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The Retreat

David Bergen

(McClelland & Stewart; Canada release date: Sep 2008)

David Bergen may not exactly be a household name, but he is fairly well-known in Canadian literary circles for picking up some major awards with his preceding book, The Time In Between It won the major Scotiabank Giller Prize and the McNally Robinson Book of the Year Award, among other lesser achievements.


This time around, however, Bergen missed making the shortlist for the Giller Prize with his most recent book, The Retreat, which came as a mild surprise to some observers in the press. It’s hard to say if the book will pick up any awards, though, as it is one that is hard to pin down.


Readers might feel engaged by the novel, and at the same time that they might feel indifferent to it. It’s a two-faced feeling to be sure. A feeling that does not bode well for awards season.


The book opens up with a short prologue from the point-of-view of a 18-year-old Ojibway boy named Raymond Seymour, who is left for dead by a police officer on an island near the remote town of Kenora, Ontario, during the early ‘70s. His crime? Falling in love with the police officer’s white niece.


From there, the novel moves forward almost one year later, when the white Byrd family of six comes to Kenora to take part in a wilderness retreat lead by a shady doctor. When the eldest daughter, Lizzy, meets Raymond for the first time, sparks fly, as does the question of whether or not history will repeat itself.


The Retreat is a subtle book, so subtle in fact that the characters’ voices tend to all blur into one, despite the detail that most of the major players in the novel get a least one chapter each to narrate their own part of the story. In fact, Bergen offers his own bit of criticism on page 305 of the book when he writes, “He did not understand how something that important could be ended so quickly, with so little excitement, and he wondered if he had been mistaken to be part of it.”


Believe it. Events in the book that might seem monumental, like a small child gone missing, are understated and unexciting. Anything that might pass for excitement only comes about two-thirds of the way into the novel, where there’s a bloody confrontation with a police officer. But even that scene feels truncated and possibly a bit out-of-place in this book, which reads mostly like the sound of waves lapping against the shore at a cottage.


The novel is both an enjoyable read, given its mostly delicate pacing and odd authorial voice, and a frustrating one. The frustration lies in that its main plot points are telegraphed a million miles away, and there seems to be a reoccurring metaphor about frogs and kittens that doesn’t go anywhere, given the repetitive significance these symbols are afforded to by the author.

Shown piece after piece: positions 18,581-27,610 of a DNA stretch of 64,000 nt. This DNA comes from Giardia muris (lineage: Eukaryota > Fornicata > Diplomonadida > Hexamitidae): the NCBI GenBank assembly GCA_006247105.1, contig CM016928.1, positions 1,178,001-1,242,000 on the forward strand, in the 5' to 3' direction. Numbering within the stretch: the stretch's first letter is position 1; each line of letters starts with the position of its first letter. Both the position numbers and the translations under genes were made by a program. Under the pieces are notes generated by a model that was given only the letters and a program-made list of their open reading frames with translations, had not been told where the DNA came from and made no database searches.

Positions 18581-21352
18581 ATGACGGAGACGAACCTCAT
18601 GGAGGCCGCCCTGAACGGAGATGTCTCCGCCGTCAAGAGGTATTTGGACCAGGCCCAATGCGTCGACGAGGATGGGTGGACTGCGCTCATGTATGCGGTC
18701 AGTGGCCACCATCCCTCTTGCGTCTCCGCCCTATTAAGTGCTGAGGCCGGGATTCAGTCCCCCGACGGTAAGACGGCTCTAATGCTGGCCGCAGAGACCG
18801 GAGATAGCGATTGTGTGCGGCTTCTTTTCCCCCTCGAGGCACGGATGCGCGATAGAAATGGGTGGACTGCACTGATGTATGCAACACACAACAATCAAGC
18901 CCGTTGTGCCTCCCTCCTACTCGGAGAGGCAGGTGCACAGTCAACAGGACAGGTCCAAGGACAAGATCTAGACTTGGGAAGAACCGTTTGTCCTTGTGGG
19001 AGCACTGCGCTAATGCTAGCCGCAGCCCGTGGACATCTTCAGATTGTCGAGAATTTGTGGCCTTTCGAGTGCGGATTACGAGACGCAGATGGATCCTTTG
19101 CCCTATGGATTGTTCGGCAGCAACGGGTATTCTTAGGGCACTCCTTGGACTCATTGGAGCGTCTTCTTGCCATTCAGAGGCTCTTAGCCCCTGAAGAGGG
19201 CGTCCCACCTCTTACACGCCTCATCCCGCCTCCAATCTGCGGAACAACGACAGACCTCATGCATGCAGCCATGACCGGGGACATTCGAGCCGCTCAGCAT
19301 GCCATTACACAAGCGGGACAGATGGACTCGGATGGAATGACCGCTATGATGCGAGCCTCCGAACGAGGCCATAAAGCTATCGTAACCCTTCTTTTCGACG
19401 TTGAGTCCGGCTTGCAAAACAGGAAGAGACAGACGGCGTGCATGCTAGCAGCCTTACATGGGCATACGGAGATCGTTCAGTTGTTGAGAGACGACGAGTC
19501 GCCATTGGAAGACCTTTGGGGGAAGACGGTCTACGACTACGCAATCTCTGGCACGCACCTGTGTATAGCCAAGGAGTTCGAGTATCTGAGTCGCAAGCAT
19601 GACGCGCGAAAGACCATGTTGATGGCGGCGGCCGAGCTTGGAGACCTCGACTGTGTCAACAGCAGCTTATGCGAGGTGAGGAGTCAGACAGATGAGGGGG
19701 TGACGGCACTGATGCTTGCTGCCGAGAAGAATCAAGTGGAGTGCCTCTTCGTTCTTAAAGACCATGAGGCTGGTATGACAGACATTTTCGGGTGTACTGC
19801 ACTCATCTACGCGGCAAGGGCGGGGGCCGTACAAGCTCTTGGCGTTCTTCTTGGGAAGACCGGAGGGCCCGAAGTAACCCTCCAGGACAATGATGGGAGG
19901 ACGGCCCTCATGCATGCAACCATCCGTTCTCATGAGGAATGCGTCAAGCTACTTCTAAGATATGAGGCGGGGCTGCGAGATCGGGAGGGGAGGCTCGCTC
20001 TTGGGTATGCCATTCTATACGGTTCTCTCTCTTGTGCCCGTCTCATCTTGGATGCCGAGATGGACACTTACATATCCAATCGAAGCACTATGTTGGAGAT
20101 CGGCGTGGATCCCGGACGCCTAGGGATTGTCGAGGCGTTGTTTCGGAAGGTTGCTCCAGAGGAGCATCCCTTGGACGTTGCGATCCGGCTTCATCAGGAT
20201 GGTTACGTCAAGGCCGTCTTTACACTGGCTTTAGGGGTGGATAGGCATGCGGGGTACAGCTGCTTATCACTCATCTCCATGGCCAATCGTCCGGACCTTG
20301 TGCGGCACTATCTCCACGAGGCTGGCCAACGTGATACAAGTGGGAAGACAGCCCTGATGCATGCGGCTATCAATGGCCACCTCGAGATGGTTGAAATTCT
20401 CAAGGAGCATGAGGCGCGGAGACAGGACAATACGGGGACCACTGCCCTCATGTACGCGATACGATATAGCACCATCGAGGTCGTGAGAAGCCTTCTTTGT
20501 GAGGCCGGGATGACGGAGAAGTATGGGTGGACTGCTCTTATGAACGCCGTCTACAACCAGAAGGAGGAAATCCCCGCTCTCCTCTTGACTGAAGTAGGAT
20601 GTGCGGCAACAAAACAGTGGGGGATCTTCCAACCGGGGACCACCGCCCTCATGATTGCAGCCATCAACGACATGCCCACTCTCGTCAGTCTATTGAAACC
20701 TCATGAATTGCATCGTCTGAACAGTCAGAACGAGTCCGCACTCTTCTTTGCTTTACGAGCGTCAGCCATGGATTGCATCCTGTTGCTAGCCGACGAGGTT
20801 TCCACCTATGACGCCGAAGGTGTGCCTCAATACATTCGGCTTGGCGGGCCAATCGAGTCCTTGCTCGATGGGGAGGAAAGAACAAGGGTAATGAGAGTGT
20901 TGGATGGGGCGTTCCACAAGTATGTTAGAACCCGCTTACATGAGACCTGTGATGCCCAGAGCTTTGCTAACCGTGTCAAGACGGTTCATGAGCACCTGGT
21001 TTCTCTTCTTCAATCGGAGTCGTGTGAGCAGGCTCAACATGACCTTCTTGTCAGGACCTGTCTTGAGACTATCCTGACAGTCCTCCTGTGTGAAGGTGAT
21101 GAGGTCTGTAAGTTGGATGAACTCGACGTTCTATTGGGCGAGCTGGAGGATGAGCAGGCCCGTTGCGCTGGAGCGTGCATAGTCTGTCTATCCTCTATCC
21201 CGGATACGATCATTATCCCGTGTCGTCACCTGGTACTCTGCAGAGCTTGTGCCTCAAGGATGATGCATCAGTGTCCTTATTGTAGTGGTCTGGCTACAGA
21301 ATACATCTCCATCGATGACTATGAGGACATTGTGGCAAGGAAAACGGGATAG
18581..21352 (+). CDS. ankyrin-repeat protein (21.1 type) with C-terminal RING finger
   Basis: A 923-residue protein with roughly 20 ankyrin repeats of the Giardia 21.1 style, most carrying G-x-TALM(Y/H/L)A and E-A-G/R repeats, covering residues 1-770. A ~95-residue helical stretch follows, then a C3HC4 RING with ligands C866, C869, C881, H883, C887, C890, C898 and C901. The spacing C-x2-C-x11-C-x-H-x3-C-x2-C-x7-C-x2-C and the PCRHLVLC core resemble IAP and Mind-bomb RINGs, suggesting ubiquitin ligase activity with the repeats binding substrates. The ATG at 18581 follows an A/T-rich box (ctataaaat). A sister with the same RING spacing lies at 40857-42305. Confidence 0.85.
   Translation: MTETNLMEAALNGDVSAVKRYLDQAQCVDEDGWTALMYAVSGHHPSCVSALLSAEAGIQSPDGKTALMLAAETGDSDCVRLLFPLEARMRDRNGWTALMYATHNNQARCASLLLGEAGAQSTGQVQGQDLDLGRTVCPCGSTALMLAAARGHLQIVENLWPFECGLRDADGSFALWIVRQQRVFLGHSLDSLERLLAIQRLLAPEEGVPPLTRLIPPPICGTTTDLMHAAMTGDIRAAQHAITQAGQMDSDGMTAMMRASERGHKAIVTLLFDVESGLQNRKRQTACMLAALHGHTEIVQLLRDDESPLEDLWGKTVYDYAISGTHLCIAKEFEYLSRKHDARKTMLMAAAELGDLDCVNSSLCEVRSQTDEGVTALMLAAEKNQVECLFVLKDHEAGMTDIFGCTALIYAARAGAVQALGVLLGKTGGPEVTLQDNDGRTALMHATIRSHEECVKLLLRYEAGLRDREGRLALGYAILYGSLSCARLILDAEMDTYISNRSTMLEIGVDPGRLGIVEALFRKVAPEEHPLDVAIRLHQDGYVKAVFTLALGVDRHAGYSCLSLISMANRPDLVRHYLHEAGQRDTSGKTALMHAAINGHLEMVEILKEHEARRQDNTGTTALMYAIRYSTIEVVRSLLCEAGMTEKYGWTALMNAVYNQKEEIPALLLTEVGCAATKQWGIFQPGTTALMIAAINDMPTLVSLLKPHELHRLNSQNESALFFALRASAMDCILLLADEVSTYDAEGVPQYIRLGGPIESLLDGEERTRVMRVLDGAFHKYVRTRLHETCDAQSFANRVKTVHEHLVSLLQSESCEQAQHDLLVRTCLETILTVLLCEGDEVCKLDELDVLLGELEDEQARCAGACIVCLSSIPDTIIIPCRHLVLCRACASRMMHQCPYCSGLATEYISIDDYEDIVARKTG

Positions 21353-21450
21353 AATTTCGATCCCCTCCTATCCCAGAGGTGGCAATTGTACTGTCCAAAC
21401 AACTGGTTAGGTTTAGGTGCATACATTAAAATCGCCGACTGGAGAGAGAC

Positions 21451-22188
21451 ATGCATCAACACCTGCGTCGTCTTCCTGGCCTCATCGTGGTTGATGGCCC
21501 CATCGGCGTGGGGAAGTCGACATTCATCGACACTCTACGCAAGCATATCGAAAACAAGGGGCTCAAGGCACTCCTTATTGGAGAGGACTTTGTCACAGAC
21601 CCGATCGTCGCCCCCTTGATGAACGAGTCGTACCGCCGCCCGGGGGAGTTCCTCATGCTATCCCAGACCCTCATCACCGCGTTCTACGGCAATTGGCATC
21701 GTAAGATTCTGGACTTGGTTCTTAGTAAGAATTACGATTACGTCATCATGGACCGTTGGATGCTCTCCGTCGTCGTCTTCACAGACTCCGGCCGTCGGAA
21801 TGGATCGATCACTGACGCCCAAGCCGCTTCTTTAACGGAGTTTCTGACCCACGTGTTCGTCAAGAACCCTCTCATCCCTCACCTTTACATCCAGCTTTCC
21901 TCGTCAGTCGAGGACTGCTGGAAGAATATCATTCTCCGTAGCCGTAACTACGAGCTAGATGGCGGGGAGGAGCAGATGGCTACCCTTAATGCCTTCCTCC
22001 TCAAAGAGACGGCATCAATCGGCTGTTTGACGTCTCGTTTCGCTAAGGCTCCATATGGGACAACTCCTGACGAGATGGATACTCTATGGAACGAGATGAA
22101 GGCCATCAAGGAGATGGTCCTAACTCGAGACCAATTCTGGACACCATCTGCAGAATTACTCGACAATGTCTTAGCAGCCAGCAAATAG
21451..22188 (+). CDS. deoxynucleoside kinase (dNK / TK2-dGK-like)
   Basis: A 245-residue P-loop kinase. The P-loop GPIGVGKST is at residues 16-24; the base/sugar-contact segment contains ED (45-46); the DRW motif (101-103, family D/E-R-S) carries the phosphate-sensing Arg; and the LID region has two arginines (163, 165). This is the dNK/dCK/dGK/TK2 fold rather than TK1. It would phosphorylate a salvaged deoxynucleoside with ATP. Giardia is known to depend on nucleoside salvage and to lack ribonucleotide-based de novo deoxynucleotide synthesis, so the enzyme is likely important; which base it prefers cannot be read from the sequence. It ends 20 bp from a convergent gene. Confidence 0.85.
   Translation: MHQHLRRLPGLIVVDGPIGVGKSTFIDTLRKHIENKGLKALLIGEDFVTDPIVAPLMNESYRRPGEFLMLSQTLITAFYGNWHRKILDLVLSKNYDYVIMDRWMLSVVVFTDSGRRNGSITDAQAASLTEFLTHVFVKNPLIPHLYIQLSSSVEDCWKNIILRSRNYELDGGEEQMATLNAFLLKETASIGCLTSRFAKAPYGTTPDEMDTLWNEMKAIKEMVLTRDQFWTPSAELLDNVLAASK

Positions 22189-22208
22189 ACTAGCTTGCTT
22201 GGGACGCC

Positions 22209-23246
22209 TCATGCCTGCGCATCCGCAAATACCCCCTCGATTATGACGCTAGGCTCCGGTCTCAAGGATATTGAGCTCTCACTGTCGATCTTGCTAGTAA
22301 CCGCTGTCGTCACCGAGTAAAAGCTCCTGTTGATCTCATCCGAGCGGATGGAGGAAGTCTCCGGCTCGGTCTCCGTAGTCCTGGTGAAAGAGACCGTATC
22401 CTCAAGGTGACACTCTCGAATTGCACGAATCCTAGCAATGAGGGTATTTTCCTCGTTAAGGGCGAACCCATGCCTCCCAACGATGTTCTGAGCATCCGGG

Also, there are long stretches of narrative where nothing of import really happens – the location being a retreat from the hustle and bustle of everyday life means that nothing really goes on at the titular place of repose. Additionally, there is at least one major plot thread that goes unresolved – what happens to Mrs. Byrd, who leaves the retreat of her own volition about halfway through the novel after apparently falling for the doctor of said retreat.


The book provokes maddening feelings in that this is, on the surface, a novel about Aboriginal-white race relations. However, there is no gleaming insight to be found in The Retreat about such relations, other than the already obvious ones that they are doomed to exist and that the law treats Aboriginals much differently than white men.


Despite the bang-over-one’s-head conclusions the book makes, The Retreat teases subtlety out of what should be the book’s main event – the real-life Native occupation of Anicinabe Park near Kenora in 1974. Here, it is quietly relegated to a sub-plot.


It’s hard to knock The Retreat as Bergen is a fine writer, and what he has crafted here is a book that has a definitive voice and unique feel to it. However, it is sunk by its own lack of resolution and a feeling that this novel would have maybe worked better as a novella or short story, without numerous characters who don’t forward the plot cluttering up the narrative – yet another knock against the story.


Again, will The Retreat make any impact during awards season? Tough to say. But one is left disappointed by the fact that a better book might have come out of the clay of such an intriguing idea of two sides coming together – and silently clashing – in the middle of the rural paradise that is Northern Ontario.

Rating:

Zachary Houle is a writer living in Ottawa, Ontario, Canada. He has been a Pushcart Prize nominee for his short fiction, and the recipient of a writing arts grant from the City of Ottawa. He has had journalism published in SPIN magazine, The National Post (Canada), Canadian Business, and more.


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